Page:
“Best Days of San Jose Are Ahead of Us”

San Jose Mayor Chuck Reed today delivered an optimistic State of  the City address despite the current economic downturn, stressing the need  for clean-tech growth, downtown improvements, help for the homeless and a  focus on schools and the arts.

Flanked by fellow council members, Reed addressed a sold-out crowd  of hundreds at the McEnery Convention Center this morning.

He praised the city's successes over the past year, including an  increase of the number of police officers, with 15 officers added in 2007 and  another 25 officers ready for Police Academy this year.

Reed also cited a drop in the number of homicides, a 20 percent  decrease in gang violence in 2008, and improvements to the fire department.

Though the mayor remained positive, he acknowledged the current  downturn, comparing it to previous recessions and financial crises.

"So, even though there's a lot of bad news in the economy, we've  been through this before," Reed said.

Reed attributed the city's anticipated $60 million budget  shortfall next year to the city's spending on new facilities such as  libraries and fire stations, a steady increase in union salaries outpacing  revenue, and the poor national economy.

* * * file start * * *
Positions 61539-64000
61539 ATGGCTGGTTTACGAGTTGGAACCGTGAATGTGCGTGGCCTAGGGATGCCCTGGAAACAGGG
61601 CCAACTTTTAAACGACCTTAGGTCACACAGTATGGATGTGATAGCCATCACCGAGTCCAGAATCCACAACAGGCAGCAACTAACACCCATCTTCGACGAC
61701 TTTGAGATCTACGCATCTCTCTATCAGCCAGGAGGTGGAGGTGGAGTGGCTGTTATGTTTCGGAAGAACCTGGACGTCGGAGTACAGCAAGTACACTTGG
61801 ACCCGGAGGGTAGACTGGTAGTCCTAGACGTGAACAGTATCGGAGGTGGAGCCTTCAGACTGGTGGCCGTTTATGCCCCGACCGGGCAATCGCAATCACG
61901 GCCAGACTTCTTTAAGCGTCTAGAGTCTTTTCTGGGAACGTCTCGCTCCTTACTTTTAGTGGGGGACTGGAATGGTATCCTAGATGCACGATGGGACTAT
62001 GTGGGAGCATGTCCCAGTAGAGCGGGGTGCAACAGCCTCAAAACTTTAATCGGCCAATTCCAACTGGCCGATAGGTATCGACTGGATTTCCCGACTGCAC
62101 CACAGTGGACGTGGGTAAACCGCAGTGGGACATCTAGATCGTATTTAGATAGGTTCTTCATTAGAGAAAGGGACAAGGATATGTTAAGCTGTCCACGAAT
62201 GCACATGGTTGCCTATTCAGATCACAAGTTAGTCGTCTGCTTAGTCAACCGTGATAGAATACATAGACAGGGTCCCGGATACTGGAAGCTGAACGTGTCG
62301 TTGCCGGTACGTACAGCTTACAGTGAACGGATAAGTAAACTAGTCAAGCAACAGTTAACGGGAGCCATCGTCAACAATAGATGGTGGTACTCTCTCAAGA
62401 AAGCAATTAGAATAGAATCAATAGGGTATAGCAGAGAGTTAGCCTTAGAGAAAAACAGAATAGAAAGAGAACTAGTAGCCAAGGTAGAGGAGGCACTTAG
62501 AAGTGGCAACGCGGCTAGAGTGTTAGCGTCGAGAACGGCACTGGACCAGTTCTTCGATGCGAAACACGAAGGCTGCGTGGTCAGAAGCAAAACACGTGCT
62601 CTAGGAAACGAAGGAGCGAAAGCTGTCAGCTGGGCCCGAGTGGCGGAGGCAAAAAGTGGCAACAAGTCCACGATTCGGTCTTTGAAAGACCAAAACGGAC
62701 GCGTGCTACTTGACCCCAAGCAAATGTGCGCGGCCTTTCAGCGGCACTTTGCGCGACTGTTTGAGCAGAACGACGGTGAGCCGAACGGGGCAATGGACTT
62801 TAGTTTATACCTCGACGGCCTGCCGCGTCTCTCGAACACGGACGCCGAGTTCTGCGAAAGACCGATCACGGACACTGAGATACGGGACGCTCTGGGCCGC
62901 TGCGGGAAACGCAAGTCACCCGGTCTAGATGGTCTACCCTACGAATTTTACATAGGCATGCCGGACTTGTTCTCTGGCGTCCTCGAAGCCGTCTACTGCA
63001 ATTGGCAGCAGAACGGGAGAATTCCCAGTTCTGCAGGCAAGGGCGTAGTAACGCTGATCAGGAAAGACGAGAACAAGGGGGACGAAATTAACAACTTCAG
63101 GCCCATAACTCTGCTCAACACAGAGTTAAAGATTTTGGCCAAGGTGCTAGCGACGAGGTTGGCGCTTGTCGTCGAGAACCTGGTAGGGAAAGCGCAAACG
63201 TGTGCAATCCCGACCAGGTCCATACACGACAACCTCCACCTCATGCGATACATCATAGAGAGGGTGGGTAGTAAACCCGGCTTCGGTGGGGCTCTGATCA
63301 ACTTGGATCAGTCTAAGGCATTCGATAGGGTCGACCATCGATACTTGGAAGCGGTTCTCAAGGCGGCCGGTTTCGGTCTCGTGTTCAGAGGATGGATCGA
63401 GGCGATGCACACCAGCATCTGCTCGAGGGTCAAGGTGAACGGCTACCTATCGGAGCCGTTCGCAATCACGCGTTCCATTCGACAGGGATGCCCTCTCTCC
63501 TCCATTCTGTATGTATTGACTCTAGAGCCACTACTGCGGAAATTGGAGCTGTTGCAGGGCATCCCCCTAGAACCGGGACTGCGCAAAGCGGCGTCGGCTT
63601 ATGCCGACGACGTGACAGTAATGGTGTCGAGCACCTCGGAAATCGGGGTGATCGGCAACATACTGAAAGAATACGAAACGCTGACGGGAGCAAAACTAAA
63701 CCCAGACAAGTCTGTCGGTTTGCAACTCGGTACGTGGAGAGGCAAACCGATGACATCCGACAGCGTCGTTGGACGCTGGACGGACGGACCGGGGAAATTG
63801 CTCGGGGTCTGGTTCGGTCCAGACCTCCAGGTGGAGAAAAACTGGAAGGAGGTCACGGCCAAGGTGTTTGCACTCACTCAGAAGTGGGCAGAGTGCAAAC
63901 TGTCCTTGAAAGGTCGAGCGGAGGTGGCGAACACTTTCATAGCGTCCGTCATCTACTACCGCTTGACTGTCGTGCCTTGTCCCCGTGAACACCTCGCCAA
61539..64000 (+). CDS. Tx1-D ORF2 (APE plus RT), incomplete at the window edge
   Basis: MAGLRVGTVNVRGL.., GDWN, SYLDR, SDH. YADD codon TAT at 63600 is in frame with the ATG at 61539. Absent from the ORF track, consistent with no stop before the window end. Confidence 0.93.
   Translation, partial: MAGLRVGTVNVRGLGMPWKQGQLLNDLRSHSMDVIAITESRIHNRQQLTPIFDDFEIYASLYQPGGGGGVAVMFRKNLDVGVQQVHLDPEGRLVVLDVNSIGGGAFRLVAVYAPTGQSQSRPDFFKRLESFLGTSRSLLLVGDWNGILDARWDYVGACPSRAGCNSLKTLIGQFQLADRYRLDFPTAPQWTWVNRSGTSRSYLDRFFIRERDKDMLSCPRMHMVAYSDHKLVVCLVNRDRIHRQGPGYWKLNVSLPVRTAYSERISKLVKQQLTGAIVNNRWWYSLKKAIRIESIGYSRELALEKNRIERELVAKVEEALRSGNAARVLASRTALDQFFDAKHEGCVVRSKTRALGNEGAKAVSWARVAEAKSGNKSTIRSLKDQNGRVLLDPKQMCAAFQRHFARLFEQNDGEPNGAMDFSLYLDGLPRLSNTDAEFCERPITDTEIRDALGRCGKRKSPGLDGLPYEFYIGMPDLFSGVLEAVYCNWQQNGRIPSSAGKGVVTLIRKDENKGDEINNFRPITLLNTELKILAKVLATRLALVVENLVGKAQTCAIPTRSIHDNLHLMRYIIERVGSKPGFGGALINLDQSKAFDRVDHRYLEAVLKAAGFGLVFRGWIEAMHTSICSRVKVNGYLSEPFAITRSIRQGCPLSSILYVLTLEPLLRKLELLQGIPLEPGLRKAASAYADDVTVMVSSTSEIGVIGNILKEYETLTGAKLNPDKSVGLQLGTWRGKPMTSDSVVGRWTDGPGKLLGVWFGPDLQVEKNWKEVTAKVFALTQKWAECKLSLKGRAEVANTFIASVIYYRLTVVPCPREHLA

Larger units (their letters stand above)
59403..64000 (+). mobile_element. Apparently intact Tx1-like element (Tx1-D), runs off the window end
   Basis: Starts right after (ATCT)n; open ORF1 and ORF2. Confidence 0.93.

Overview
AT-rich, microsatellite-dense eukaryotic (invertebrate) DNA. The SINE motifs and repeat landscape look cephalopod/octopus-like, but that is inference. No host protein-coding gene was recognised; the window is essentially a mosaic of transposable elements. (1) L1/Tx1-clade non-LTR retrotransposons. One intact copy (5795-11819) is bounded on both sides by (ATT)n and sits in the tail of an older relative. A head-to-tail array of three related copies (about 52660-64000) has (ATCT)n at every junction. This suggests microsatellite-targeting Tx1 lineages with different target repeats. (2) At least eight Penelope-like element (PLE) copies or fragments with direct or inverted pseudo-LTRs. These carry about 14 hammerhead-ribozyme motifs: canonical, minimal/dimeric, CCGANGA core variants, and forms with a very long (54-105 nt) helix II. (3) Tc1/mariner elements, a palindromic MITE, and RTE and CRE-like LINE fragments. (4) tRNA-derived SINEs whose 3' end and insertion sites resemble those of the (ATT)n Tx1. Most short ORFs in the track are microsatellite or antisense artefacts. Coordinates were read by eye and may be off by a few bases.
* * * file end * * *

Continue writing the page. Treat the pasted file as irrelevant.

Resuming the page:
"The combination of these three factors -- new facilities,  increased personnel costs and a bad economy -- will deepen our long-term  structural budget deficit and make it impossible to close the budget  shortfall next year without making hard decisions," Reed said.

Taking on a somber tone, Reed said layoffs are almost certain.

"In the face of such challenges, we must all work together to  identify our core services, determine our top priorities and consider  alternatives to layoffs," he said.

Reed said the city is open to suggestions on how to avoid layoffs,  even suggesting a $20,000 reward as an example for an employee or team who  saves the city $1 million.

Reed said the city must address its financial problems by taking  immediate action to create jobs. He suggested the city concentrate on  expanding the presence of clean-tech companies in San Jose, encourage and  assist development in the city's downtown, and help address the problems of  the city's downtrodden citizens and suffering art community.

Reed wrapped up his speech by mentioning President-elect Barack  Obama.

"Today, we join together with great hope on the brink of an  historic day, as we are about to inaugurate a president whose life inspires  us to believe in what opportunity and hard work can achieve," Reed said.

 Reed received a standing ovation and closed by saying, "The best  days of Silicon Valley and the best days of San Jose are ahead of us.  Together we will make it happen."

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